Thursday, May 22, 2014
The Giants Of Mallorca
On 20 July this year, Sa Pobla will, as is customary, be honouring the feast day of its patron, Santa Margalida. One of the main attractions on the day will be Margalida. Not the saint Margalida, but the giant Margalida. She is one of a male and female gigantic couple. She takes her name, unsurprisingly, from the saint. Her partner, Toni, is named after Sant Antoni, ancient Egyptian monk, hallucinator of devils and inspiration behind the January night of fire.
The Sa Pobla giants first appeared in 1984 at the Santa Margalida fiestas. Thirty years on, they are being given a touch-up, a clean-up and a replacement. The piece of Margalida's missing ear will no longer be missing. Toni and Margalida will be able to perform their "dance", safe in the knowledge that they are once more fully intact, have been lovingly re-glossed with paint and have had bumps and scratches, accumulated over three decades, de-bumped and de-scratched. Local artist Andreu Company will have seen to it that they have been restored to their original painted papier-maché and wooden glory.
The origins of Toni and Margalida were not in Sa Pobla. They weren't made there and nor were giants invented there. They were assembled at a workshop for fiestas in Zaragoza (yes, there really is a workshop for fiestas) and shipped across to Mallorca, a pair of giants to tread a similar path and dance a similar dance to that which giants had performed well before them. The first Mallorcan giant was that of Sóller way back in 1630.
But Sóller cannot claim to have been where giants first turned up at fiesta time. Over two hundred years before, in 1424, Barcelona had arranged for a giant to appear at the celebration of Corpus Christi. Or rather, the church had arranged the giant's participation. It was all a way of providing some additional entertainment and so attracting greater numbers of the faithful. The tradition of the giant was, therefore, linked to Corpus Christi, but the giant wasn't the only entertainment. Other objects appeared as well, one of them having been the eagles of Pollensa. No one is quite sure when that tradition started. It is said to date from mediaeval times, in which case it was centuries before Pollensa first acquired a giant - at the end of the eighteenth century.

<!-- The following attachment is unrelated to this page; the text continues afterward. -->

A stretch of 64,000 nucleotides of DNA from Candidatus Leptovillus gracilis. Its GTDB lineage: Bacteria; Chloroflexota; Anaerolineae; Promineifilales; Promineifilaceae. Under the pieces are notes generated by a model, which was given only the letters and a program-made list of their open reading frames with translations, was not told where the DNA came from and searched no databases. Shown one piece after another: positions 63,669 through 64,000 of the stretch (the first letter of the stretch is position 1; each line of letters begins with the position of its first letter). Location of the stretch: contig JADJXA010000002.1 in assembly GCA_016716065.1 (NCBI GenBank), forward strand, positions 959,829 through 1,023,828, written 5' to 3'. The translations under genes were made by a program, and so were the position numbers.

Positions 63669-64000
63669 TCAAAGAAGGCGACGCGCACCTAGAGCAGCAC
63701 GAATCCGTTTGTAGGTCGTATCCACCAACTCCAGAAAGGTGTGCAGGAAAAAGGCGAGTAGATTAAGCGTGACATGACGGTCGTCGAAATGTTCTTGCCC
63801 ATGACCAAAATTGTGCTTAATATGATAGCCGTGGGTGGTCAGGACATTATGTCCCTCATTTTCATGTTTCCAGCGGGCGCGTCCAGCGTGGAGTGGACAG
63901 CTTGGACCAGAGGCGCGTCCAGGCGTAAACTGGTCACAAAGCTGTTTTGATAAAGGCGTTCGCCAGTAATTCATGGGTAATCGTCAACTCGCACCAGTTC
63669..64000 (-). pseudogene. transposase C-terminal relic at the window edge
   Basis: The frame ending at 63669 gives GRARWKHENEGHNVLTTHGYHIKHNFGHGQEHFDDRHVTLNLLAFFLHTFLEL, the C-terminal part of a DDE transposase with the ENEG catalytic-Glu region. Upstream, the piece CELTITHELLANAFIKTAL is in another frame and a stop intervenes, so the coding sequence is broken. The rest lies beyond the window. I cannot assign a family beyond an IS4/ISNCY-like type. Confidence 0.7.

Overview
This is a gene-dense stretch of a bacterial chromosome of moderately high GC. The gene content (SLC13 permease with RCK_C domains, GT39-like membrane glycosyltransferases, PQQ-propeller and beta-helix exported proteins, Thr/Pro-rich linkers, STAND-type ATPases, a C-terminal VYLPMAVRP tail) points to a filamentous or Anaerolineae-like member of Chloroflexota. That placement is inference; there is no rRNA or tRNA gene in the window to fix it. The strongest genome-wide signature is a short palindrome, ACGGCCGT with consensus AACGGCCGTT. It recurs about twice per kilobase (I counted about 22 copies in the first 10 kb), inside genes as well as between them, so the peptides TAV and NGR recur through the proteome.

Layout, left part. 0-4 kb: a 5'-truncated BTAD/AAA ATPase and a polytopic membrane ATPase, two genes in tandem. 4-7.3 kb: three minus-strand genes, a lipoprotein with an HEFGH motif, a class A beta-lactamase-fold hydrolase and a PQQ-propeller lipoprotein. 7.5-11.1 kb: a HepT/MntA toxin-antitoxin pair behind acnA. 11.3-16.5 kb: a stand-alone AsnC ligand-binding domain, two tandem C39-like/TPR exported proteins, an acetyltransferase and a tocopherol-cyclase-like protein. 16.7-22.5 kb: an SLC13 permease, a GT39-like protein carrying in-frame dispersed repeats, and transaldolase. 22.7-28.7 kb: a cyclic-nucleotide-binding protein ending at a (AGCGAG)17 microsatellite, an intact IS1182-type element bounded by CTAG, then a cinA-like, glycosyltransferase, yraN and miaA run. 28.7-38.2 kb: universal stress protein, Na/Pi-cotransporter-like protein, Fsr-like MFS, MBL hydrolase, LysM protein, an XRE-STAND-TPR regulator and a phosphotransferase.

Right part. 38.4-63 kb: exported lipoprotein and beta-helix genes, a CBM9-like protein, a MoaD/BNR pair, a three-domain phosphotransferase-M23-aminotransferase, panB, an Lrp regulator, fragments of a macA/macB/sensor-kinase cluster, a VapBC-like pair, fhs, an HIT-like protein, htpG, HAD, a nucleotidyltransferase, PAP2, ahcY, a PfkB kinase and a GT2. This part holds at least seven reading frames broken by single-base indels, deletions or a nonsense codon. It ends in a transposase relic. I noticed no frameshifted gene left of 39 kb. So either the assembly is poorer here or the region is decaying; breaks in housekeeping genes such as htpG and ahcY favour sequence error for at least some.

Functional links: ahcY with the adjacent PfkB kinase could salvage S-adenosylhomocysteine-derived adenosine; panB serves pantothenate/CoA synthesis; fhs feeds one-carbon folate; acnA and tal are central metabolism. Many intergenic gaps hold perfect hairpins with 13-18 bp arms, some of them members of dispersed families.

Sóller's 1630 Corpus Christi celebration was not confined to the adoption of a giant. The town also introduced "capgrossos" (aka "caparrots" aka big heads). Once Sóller had got in on the giant act, momentum was such that it took a further 23 years before Sineu got one. But, by 1734, Palma could boast four pairs of giants, and in 1763, Sant Llorenç took the revolutionary step of giving a giant a name - Puput (after the bird presumably).
Giants come in different styles. There are five main groups of Mallorcan giant. Perhaps the most traditional is the farmer's husband and wife, and it was Inca which first had a peasant pair - Abdó and María. (Abdó or Abdón is one of the town's patron saints.) Sa Pobla's Toni and Margalida are part of this farming wing of giant traditionalism. Of other groups, there are giants who have been inspired by legend and tales and those who reflect local trades or crafts. Capdepera has a fisherman and a "llatadora", a female worker of palm fronds to make wicker products. A further group is made up of historical figures, such as Calvia's King Jaume I and his wife, Violant d'Hongria (Hungary). The fifth group is a sort of miscellany, examples of which are Manacor's Vicenç, who is a Moorish soldier (he has a farmer's wife as a companion or perhaps she is his wife), and Muro's two pipers, Toni and Joan.
The giants are gigantic enough to stand, in the cases of Sa Pobla's Toni and Margalida, 3.9 metres tall, which is, for those still not entirely up to speed with metric measurements, 12 feet, nine and a half inches. They are, therefore, slightly less tall than if two Steven Finn cricketers were to be joined together. Their measurements appear, as do those of other giants, in their "ficha técnica". They both weigh 50 to 52 kilograms, which seems rather imprecise. Or do they put on weight occasionally?
Still, it is just as well that they don't weigh an awful lot as they do have to get moved around a fair bit, which probably explains why a bit of ear can go missing. They travel over land and sea as well across Mallorca to gather and dance together. The wonderfully weird giants of Mallorca.
* Photo of Margalida and Toni is from http://ladarrerahorageganterademallorca.blogspot.com.es